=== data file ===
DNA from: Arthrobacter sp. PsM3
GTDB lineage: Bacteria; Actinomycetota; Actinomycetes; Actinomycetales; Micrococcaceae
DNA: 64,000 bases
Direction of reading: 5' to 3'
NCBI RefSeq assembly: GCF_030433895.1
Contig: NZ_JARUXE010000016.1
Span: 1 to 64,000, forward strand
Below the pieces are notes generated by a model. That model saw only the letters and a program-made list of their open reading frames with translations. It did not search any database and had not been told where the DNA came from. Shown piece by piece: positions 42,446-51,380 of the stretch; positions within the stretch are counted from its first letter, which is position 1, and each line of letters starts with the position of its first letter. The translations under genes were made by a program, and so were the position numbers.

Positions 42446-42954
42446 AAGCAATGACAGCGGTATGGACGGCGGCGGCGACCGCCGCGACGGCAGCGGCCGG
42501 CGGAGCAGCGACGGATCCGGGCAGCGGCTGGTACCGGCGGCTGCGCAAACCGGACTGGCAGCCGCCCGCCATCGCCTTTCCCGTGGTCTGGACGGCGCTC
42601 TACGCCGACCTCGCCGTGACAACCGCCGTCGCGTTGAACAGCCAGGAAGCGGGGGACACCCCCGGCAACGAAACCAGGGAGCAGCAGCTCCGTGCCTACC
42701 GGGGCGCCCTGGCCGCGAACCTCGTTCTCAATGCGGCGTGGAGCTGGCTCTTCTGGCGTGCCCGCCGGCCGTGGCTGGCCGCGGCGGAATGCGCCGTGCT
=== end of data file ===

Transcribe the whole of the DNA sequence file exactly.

DNA from: Arthrobacter sp. PsM3
GTDB lineage: Bacteria; Actinomycetota; Actinomycetes; Actinomycetales; Micrococcaceae
DNA: 64,000 bases
Direction of reading: 5' to 3'
NCBI RefSeq assembly: GCF_030433895.1
Contig: NZ_JARUXE010000016.1
Span: 1 to 64,000, forward strand
Below the pieces are notes generated by a model. That model saw only the letters and a program-made list of their open reading frames with translations. It did not search any database and had not been told where the DNA came from. Shown piece by piece: positions 42,446-51,380 of the stretch; positions within the stretch are counted from its first letter, which is position 1, and each line of letters starts with the position of its first letter. The translations under genes were made by a program, and so were the position numbers.

Positions 42446-42954
42446 AAGCAATGACAGCGGTATGGACGGCGGCGGCGACCGCCGCGACGGCAGCGGCCGG
42501 CGGAGCAGCGACGGATCCGGGCAGCGGCTGGTACCGGCGGCTGCGCAAACCGGACTGGCAGCCGCCCGCCATCGCCTTTCCCGTGGTCTGGACGGCGCTC
42601 TACGCCGACCTCGCCGTGACAACCGCCGTCGCGTTGAACAGCCAGGAAGCGGGGGACACCCCCGGCAACGAAACCAGGGAGCAGCAGCTCCGTGCCTACC
42701 GGGGCGCCCTGGCCGCGAACCTCGTTCTCAATGCGGCGTGGAGCTGGCTCTTCTGGCGTGCCCGCCGGCCGTGGCTGGCCGCGGCGGAATGCGCCGTGCT